…see also here.
Nice job by Kevin K. taking on the argument recently being advanced by people who either need some excuse to discuss John Edwards’s sex life or to excuse their dismal performance running Hillary Clinton’s campaign that Edwards’s foolish decision to stay in the race somehow cost Clinton the election. I think we had the discussion at the time, and the argument from people who thought that Edwards’s presence helped Obama was to claim that Edwards and Clinton were competing for the same working-class white voters. And the problem with this was and remains that while Edwards’s campaign certainly tried to appeal to these voters, it wasn’t actually attracting them in very significant numbers. Rather, Edwards was attracting more of the “wine-track” voters who could be expected to go to Obama. (I did enjoy Malcolm’s imagining of a significant “anti-Obama” vote in the Iowa caucuses.)
Obviously, counterfactuals are difficult, and particularly given the weirdness inherent in the Iowa caucus system we can’t know for certain how Edwards coming to his senses and dropping out would have affected the outcome. But it is overwhelmingly likely that, far from handing the nomination to Obama, his decision was the only thing stopping from Obama pretty much wrapping up the whole thing in New Hampshire.
…see also. None of which changes the fact that Edwards dropping out somehow would have made Mark Penn competent, I’m sure.
Shorter Verbatim Ross Douthat: “The pro-life movement is arguably more comfortable with the language of rights and liberties than its opponents. Abortion foes are defending a right to life grounded in the Declaration of Independence, after all, whereas pro-choicers are defending more nebulous rights (privacy, autonomy, etc.) supposedly grounded in “penumbras” and “emanations” from the Constitution.”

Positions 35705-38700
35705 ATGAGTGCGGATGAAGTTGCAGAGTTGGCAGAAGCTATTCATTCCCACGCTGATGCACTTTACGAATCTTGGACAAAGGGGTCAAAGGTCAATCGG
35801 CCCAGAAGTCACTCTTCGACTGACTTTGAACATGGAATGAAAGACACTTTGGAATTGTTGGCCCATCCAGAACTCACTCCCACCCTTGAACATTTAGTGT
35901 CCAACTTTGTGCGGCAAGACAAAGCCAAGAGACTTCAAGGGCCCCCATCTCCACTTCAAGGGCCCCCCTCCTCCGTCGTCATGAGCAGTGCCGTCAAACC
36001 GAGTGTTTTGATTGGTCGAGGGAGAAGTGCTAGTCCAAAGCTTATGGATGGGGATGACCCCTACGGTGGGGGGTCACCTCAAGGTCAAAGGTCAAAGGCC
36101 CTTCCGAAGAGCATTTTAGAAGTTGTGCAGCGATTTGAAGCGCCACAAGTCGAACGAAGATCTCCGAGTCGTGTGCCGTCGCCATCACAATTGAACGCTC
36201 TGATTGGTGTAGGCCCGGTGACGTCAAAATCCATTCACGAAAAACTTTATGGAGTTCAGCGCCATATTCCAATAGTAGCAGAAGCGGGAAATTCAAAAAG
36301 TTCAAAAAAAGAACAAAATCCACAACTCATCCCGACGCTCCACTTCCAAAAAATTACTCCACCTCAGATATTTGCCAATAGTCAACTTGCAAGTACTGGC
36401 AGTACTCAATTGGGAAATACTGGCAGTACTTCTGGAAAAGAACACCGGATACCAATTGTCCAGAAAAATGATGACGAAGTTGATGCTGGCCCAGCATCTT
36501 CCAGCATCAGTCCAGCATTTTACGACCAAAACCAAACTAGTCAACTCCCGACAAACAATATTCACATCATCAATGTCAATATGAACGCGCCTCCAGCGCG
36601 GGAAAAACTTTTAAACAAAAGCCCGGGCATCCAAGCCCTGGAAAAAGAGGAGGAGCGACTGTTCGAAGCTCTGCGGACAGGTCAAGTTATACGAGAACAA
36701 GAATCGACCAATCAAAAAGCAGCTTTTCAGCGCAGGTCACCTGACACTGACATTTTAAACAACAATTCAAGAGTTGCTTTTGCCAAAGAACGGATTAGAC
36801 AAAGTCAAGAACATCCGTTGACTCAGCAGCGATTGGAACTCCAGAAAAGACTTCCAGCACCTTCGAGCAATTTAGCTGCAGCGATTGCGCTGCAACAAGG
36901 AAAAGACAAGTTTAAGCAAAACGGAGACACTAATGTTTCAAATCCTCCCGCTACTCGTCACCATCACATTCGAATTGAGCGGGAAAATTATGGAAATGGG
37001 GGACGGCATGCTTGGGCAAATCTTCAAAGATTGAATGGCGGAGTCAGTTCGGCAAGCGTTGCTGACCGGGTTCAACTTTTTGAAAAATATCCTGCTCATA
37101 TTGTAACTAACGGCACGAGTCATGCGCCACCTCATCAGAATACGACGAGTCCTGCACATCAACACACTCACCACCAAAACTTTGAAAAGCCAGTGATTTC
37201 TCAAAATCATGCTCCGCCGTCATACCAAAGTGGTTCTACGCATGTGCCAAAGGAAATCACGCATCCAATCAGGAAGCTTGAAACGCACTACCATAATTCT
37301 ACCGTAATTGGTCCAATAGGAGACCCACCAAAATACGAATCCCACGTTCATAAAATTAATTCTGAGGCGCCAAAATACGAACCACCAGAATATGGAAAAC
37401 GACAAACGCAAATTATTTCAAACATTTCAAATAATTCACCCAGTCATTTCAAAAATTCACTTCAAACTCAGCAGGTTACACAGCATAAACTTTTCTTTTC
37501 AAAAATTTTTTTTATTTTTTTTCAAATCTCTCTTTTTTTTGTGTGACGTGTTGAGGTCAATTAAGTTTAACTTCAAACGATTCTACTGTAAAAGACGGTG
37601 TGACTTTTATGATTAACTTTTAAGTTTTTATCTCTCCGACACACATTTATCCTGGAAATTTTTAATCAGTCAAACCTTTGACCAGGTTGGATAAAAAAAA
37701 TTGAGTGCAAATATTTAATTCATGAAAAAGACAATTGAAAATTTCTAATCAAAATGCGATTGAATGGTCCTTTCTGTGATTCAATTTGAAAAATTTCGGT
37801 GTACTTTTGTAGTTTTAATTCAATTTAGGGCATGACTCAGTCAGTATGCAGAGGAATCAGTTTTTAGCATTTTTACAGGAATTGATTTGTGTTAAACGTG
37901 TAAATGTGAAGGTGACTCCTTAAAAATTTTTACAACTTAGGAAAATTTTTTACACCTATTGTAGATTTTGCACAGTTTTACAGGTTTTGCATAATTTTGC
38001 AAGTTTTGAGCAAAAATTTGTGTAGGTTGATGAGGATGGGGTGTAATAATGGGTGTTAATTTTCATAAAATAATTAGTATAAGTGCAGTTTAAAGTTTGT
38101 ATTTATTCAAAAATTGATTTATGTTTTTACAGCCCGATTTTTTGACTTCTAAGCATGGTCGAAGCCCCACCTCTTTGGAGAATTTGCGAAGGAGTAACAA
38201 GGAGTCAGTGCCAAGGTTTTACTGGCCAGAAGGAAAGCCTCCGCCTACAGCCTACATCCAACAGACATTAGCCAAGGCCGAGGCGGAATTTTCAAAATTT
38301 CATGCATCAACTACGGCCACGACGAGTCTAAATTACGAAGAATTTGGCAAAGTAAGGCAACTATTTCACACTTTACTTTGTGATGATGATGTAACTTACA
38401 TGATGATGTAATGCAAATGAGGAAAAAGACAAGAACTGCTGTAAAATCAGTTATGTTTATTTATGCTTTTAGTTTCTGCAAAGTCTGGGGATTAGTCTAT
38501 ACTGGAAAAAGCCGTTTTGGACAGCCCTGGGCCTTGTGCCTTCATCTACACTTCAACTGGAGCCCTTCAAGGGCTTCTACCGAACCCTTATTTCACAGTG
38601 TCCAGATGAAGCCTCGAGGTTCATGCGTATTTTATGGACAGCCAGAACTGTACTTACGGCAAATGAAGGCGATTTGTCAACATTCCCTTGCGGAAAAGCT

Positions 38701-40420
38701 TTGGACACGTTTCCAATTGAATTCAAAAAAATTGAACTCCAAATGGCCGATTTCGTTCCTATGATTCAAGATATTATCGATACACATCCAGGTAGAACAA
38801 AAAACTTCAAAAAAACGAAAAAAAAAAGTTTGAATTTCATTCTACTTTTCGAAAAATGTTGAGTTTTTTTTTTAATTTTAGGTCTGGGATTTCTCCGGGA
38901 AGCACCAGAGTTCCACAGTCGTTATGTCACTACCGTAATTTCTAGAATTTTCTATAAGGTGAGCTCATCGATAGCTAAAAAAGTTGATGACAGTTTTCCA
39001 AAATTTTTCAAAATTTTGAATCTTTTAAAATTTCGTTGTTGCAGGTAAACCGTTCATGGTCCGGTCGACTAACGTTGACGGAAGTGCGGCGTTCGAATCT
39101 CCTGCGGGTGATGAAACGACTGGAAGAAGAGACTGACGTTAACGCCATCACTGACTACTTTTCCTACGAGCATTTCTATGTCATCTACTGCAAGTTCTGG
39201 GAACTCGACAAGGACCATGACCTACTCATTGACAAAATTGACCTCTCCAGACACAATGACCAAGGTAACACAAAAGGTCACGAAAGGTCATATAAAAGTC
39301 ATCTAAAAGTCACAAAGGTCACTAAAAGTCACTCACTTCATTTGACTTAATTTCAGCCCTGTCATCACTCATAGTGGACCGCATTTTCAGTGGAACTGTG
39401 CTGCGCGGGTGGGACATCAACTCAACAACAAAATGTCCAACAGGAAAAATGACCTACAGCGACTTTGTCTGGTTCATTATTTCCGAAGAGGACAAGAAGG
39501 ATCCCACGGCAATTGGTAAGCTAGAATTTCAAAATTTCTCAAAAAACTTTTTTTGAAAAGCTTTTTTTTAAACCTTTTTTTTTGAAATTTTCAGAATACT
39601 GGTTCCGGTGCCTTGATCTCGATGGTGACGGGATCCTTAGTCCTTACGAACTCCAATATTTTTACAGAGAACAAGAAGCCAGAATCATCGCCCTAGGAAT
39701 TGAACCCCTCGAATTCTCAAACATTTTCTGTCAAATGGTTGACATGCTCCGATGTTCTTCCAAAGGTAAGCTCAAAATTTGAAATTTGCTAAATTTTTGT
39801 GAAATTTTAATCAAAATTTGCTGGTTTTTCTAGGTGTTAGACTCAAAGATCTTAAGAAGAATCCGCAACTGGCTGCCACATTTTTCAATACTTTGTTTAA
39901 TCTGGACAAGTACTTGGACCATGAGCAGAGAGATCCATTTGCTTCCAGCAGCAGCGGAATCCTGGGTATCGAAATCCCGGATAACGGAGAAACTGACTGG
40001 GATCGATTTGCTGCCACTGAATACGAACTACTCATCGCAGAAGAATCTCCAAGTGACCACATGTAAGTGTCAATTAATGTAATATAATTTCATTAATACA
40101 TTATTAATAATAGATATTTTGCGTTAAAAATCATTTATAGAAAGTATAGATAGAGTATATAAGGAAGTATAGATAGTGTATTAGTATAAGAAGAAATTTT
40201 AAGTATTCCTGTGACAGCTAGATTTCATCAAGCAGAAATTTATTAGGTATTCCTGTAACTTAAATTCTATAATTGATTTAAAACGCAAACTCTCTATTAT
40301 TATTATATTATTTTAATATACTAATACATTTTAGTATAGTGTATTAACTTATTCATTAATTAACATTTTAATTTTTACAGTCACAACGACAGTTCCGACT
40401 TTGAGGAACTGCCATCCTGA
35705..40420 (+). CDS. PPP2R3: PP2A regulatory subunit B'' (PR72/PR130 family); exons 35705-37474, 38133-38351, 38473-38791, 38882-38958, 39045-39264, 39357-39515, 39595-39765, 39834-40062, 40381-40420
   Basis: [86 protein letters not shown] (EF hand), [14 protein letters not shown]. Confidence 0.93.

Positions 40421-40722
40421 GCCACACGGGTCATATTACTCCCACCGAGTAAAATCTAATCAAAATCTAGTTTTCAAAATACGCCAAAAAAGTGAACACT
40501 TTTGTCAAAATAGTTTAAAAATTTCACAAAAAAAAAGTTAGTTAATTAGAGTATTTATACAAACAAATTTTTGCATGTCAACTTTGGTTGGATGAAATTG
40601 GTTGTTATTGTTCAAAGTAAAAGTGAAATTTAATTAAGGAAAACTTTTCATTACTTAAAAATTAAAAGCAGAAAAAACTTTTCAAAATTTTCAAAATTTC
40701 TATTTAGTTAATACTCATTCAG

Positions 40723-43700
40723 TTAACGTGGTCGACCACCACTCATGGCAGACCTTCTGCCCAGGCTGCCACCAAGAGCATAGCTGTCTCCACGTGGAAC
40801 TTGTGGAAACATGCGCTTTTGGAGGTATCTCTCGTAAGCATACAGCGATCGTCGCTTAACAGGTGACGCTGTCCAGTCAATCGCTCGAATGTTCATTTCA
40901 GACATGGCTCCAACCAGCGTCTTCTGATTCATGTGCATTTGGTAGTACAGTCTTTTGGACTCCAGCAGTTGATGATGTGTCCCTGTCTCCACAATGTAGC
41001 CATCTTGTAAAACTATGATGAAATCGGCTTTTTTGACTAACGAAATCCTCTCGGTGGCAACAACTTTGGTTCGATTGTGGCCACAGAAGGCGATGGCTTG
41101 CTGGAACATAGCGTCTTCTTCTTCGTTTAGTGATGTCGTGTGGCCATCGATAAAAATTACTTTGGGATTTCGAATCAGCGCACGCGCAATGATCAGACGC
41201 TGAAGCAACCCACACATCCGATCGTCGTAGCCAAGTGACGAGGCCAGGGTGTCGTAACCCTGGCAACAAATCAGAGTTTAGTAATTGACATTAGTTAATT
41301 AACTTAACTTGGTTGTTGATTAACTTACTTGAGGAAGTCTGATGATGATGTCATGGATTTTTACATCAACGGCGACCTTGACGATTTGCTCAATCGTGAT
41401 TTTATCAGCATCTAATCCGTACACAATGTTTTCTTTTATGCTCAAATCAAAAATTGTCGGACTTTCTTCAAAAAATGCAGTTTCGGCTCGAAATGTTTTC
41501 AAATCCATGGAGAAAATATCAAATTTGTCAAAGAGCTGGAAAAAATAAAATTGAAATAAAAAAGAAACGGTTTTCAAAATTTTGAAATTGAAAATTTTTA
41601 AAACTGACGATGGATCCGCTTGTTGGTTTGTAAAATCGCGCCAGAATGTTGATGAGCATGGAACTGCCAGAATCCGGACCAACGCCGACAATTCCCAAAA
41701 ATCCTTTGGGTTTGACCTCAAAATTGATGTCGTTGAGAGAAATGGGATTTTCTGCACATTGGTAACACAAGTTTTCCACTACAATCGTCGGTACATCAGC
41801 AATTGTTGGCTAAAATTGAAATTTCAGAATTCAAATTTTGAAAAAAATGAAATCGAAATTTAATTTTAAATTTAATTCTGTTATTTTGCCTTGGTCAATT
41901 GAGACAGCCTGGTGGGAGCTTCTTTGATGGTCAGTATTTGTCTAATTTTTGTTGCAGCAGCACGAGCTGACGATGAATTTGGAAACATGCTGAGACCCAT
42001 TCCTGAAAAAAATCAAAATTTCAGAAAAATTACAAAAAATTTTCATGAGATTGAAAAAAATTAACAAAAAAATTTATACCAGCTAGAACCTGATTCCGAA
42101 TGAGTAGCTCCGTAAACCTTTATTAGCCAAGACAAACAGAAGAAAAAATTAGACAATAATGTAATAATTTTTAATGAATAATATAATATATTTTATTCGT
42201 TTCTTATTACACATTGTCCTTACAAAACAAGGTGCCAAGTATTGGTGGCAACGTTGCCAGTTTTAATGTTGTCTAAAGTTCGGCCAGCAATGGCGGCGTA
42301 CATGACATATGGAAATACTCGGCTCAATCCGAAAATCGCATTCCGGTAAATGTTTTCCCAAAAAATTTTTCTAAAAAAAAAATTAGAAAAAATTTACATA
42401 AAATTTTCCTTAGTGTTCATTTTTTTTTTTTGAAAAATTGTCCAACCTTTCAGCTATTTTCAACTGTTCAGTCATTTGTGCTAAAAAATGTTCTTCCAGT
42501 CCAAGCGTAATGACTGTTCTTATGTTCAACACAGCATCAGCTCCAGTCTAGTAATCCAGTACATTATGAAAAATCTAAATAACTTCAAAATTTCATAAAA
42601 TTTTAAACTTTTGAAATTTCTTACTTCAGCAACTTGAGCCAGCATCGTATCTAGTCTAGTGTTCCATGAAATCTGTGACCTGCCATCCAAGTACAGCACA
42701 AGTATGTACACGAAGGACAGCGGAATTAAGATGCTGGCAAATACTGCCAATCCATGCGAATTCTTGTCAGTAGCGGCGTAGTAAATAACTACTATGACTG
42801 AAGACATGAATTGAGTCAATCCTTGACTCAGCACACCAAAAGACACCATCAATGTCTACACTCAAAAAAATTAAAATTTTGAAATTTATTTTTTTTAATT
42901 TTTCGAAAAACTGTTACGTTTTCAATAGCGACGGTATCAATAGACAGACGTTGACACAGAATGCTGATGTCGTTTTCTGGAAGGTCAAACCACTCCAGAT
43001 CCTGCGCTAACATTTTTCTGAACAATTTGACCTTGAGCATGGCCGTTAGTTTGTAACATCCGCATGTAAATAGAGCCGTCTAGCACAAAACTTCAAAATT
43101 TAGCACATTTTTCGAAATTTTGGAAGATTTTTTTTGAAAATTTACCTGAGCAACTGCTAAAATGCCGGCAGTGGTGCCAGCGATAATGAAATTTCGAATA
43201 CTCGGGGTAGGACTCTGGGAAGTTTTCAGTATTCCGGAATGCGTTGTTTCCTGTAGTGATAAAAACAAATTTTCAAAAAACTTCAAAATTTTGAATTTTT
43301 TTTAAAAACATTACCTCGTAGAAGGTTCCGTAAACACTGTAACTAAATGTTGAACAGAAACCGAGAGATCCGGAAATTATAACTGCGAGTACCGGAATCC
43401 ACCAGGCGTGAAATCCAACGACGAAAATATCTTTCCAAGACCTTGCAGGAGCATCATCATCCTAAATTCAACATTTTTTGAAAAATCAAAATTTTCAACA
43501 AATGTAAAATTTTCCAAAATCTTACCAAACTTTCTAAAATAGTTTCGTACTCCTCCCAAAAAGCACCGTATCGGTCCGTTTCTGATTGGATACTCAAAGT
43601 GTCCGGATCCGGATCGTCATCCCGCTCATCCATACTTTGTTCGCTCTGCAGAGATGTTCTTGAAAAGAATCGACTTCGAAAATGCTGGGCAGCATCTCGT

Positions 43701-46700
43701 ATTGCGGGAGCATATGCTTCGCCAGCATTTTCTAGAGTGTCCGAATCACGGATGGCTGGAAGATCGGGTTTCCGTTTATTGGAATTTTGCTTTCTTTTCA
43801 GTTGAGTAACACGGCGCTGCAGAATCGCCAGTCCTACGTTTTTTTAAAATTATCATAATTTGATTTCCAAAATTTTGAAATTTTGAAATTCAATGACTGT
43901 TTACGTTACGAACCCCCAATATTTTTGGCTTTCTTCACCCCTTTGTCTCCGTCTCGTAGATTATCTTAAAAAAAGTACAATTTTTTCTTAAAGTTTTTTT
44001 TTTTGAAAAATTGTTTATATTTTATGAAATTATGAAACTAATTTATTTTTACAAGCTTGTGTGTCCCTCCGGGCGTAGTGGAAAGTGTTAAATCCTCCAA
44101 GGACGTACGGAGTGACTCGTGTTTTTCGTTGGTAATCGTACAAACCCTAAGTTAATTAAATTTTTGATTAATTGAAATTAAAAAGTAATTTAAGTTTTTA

Yes, I would have to say that nothing says “freedom” to me like “using (inevitably arbitrarily applied) state coercion to force women to carry pregnancies to term.” And I guess the American public’s massive comfort with the right to privacy is manifested in such things as strong majority support for Roe v. Wade, the fact that no nominee who explicitly denied the right to privacy could be confirmed to the Supreme Court, etc.
Later, he goes on to repeat his frankly absurd implication that there has been no “rollback of Roe’s near-absolute guarantee of abortion rights.” Again, “making clear that virtually every regulation short of a ban is constitutional” is a very curious form of “absolutism.” (Were that Douthat were right that Akron was still good law.) And perhaps some day he’ll explain why there’s some moral significance to pre-viability abortions that occur during the second as opposed to first trimester, but I’m not holding my breath.
…in response to complaints that the linked data is not sufficiently up-to-date, the most recent survey asking about support for Roe v. Wade shows public support for upholding the decision by nearly 20 points, which as anyone who knows anything about the subject knows has been remarkably consistent (like most aspects of public opinion about abortion since the early 70s.) How people answer ancillary questions about abortion is, of course, beside the point in this context.
A couple of weeks ago at the Duck I poked fun at the debate Joseph Nye stirred up about whether IR theory is relevant to thinking about foreign policy. [He’s still at it, by the way; check out this bloggingheads.]
Then I got my copy of this month’s Foreign Policy. All I can say is, if Strobe Talbott can go around presaging his prognostications about great power politics and Russia’s rise with reference to Hobbes’ state of nature and Kant’s perpetual peace, then we’ve got nothing to worry about.